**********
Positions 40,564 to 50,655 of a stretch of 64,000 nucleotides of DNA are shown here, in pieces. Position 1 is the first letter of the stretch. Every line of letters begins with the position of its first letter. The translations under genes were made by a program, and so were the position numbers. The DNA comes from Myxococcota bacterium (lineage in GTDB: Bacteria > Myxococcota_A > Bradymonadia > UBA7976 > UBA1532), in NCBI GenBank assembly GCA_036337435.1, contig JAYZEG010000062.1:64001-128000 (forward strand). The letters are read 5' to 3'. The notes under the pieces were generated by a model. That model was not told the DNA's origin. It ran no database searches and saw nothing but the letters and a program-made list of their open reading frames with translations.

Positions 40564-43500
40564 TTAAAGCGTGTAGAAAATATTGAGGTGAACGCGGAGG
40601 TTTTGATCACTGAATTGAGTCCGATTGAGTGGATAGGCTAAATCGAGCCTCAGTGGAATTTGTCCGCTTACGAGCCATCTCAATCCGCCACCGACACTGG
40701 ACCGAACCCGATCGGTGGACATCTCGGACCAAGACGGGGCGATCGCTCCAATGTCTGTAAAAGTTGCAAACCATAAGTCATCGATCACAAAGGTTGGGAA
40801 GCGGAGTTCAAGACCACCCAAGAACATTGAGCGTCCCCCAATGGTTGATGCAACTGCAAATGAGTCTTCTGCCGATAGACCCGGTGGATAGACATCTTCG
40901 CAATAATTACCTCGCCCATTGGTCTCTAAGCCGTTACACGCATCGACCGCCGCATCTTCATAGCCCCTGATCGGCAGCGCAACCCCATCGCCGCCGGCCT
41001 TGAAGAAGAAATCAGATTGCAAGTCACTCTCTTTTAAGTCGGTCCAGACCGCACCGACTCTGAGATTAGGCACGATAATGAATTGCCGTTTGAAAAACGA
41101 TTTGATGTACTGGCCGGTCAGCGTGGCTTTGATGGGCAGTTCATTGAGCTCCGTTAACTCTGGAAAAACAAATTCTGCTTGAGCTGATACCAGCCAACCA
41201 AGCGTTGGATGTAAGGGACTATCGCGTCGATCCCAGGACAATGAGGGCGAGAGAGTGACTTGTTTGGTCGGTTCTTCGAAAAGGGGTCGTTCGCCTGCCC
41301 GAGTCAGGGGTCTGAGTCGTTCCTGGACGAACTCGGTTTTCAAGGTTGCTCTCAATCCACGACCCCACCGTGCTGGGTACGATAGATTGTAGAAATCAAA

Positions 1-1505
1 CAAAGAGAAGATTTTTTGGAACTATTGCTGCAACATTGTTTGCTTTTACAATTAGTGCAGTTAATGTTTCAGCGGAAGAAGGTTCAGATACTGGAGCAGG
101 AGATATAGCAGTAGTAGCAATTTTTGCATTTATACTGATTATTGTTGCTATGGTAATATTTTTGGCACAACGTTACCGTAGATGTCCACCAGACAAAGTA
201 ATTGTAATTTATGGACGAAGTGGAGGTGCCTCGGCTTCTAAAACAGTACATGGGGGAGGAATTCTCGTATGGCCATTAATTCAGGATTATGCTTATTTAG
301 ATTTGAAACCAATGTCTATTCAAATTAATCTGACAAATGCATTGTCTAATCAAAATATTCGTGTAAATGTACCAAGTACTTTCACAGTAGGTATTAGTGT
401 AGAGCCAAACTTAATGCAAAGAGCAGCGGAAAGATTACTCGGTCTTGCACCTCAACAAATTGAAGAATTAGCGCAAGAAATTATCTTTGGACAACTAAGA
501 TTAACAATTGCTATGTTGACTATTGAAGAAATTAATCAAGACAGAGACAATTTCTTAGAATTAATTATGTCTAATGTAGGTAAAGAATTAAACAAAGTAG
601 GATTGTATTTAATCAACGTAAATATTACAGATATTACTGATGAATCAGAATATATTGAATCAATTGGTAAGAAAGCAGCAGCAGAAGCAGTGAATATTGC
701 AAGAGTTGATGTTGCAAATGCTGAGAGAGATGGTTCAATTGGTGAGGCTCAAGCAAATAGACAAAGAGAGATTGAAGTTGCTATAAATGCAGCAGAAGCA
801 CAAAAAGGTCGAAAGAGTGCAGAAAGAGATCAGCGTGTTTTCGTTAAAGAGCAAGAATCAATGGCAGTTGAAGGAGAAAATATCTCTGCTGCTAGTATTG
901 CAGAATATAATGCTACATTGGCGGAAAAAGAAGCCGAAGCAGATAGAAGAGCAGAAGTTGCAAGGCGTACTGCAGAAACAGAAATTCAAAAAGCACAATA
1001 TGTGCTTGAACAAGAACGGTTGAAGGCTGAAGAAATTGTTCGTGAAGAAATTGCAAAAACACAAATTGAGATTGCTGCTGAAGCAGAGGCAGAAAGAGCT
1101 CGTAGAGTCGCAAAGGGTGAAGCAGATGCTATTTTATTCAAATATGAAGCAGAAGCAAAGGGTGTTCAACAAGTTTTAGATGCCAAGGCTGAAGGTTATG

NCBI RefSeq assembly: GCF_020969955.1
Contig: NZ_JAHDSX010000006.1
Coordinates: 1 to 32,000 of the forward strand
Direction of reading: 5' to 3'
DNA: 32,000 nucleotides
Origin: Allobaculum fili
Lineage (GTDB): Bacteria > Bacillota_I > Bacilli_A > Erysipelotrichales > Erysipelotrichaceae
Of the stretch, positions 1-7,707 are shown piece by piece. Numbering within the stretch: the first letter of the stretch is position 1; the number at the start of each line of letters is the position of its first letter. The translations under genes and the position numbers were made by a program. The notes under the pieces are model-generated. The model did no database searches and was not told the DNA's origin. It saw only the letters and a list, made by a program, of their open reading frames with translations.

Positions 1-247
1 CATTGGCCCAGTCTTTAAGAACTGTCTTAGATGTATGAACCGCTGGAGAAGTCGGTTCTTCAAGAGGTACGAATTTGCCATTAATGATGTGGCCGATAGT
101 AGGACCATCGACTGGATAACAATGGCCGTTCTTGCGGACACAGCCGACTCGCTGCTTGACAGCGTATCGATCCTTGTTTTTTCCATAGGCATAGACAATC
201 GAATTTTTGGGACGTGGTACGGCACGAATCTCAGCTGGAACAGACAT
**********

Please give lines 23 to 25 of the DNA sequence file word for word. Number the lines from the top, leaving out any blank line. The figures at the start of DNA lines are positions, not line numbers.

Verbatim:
1001 TGTGCTTGAACAAGAACGGTTGAAGGCTGAAGAAATTGTTCGTGAAGAAATTGCAAAAACACAAATTGAGATTGCTGCTGAAGCAGAGGCAGAAAGAGCT
1101 CGTAGAGTCGCAAAGGGTGAAGCAGATGCTATTTTATTCAAATATGAAGCAGAAGCAAAGGGTGTTCAACAAGTTTTAGATGCCAAGGCTGAAGGTTATG

NCBI RefSeq assembly: GCF_020969955.1